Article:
After more than 35 years of community service, the Minden Lioness club is no more.

Lions International, the governing body of all Lions and Lioness clubs, announced they were cancelling Lioness club insurance effective July 1.

“We had no say,” said Lioness Janet Readman, current vice-president of the club. “Our members are sad.”

Minden Hills Mayor Brent Devolin said he hopes the club members can continue to work in the community – even after the Lioness club disbands.

“[Community groups] add all kinds of services and dimensions to our communities, to lose any of them is a tragic loss,” Devolin said.


Lions International has been gradually encouraging Lioness clubs to integrate into the main Lions club structure since 2018.

But for Readman, a Lioness in Minden since 1988, being a Lioness was a unique experience.

“We liked where we were,” Readman said, mentioning how the Lioness meeting schedule was easier to fit in her weekly schedule. “It worked out perfectly for us.”

Lioness Kelly Moore agreed. She said being a Lioness also meant being part of a tight-knit community.

“We didn’t take ourselves too seriously,” Moore said. “We were always joking around, it was just fun.”

While Lioness clubs began as a way for women, initially barred from becoming Lions, to serve their communities, it flourished into an international collection of clubs focused on small-scale fundraising projects and community initiatives.

Moore and Readman agree their most popular fundraiser was the annual Canada Day rubber ducky race.

“It was kind of the finale for Canada Day,” Moore said. Since 1990, the race drew large crowds who cheered on scores of yellow plastic ducks which floated down the Gull River.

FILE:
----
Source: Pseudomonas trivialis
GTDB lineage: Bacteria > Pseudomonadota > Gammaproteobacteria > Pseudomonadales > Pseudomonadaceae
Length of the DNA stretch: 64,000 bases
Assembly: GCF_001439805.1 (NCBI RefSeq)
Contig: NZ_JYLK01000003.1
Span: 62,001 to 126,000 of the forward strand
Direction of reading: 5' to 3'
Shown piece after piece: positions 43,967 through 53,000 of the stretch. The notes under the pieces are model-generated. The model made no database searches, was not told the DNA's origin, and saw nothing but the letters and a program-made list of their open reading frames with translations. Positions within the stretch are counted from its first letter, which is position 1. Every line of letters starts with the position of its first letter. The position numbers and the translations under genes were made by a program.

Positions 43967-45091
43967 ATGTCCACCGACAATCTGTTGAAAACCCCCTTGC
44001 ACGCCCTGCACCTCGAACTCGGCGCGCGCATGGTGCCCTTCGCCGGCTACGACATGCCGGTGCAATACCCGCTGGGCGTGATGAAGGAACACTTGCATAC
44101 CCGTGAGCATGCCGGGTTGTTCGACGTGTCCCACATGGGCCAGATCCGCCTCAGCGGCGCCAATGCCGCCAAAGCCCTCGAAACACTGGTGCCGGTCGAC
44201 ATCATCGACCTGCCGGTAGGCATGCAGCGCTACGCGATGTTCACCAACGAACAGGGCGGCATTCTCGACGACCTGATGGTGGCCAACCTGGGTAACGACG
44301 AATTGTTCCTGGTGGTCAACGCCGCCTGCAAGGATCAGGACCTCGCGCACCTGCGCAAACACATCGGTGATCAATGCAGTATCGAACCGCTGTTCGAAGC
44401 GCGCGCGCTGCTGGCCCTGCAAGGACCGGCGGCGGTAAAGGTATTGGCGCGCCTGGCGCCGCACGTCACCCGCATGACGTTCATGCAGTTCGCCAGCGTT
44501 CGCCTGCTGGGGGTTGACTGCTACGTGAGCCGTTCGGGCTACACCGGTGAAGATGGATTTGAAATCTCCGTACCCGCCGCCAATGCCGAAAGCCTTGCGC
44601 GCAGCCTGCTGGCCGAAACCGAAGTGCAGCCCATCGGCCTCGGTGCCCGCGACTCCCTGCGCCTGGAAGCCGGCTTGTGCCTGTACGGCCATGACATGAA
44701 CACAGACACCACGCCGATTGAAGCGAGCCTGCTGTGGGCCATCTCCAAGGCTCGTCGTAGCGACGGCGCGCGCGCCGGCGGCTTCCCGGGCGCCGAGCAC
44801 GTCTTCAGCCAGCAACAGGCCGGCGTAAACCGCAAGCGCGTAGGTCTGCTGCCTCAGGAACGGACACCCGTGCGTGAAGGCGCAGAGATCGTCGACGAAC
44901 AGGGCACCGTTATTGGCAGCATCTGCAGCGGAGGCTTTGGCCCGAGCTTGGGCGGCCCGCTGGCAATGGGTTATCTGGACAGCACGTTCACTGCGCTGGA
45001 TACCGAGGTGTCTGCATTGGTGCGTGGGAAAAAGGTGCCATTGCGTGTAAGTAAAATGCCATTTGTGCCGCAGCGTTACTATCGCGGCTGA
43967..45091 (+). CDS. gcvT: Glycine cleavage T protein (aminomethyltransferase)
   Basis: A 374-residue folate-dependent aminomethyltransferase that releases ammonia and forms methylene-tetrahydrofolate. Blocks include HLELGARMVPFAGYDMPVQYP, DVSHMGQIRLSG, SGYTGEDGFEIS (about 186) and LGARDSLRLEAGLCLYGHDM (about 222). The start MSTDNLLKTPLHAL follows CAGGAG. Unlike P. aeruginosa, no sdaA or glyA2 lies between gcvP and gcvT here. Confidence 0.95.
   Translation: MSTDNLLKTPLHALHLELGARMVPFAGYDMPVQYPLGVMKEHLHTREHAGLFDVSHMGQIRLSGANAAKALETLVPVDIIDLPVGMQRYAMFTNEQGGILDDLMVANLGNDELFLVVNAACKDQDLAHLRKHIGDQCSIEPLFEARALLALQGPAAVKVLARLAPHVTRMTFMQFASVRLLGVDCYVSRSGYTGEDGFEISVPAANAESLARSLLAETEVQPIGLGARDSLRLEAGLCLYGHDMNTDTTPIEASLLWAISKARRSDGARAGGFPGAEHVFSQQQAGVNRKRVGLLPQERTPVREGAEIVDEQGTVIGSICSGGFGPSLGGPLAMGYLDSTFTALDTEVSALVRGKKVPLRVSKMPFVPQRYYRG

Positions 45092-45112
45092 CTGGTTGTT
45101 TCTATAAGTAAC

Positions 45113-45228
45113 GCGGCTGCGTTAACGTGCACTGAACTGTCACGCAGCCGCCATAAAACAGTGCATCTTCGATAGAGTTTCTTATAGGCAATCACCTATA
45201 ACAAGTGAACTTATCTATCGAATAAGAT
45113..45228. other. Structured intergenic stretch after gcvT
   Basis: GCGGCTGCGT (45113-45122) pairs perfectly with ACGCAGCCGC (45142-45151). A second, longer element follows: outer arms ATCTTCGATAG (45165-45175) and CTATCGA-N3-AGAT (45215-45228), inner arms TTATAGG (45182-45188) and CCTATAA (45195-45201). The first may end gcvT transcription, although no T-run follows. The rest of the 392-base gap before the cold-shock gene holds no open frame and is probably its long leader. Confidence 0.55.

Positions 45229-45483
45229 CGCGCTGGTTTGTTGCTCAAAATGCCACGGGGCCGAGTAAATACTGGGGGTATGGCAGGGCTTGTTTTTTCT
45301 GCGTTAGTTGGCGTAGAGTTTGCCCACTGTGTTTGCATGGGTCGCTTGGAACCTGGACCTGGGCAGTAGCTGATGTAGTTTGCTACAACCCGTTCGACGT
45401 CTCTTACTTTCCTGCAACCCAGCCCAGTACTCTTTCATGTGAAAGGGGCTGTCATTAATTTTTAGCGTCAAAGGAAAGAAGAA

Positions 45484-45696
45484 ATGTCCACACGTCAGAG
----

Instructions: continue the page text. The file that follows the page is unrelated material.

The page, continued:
All the money raised went back into Haliburton County services.

“We figured we raised the money in the community so we should keep the money in the community,” Moore said. ‘

Fall through the cracks’ fundraising

On a table in the Minden Lions Hall, Readman and Moore spread out photos and plaques from Lioness history. Smiling Lioness members are shown cooking meals together, posing with Santa and collecting money in nightgowns during the infamous Bedpan Blitz fundraiser.

Readman said the Lioness club worked hard as a team. One time, they spent all day rolling, cutting and baking pies in the local arena. “We were baking pies until we dropped,” Readman said with a smile.

While the club didn’t have the membership to host large fundraisers or lotteries, Readman said they focused on community causes that might otherwise “fall through the cracks.”

One year, the Lioness club donated money to a man who needed $75 for a heated blanket to stay warm in an unheated house.

Another Christmas, Readman remembers that they searched the community for a family who could use “a little extra help” buying gifts.

They often pitched in with delicious food – catering weddings, community functions and Lions meetings.

Both Lioness club members say raising money for a guide dog was one of their club’s biggest achievements.

“That was our big focus,” Readman said. “For years we put money aside.”

They finally hit the target: $6,000. “For this club that was a lot of money,” Readman said.

After the club folds, they’ll be on the hunt for a Haliburton County resident who needs a seeing eye dog: the funds are reserved for the purchase of their canine companion.

The club has been spending the past weeks and months clearing out their bank account. They’ve sent money to the local cadet branch, Haliburton Highlands Health Services, camps around the region and multiple families in need.

No matter what, said Readman, the Lioness legacy will live on.

“We made a pact, we’ll still meet together,” Readman said.

The club’s official history sums it up: “we are proud to be members of the Minden Lioness Club. We are only eight members, but we are mighty.”

Members of the Lioness club during its last year include: Pat Stiver, Moore, Readman, Deloris Bailey, Phyllis Sutherland, Greg Readman, Suzzane Best and Mary Scarr.

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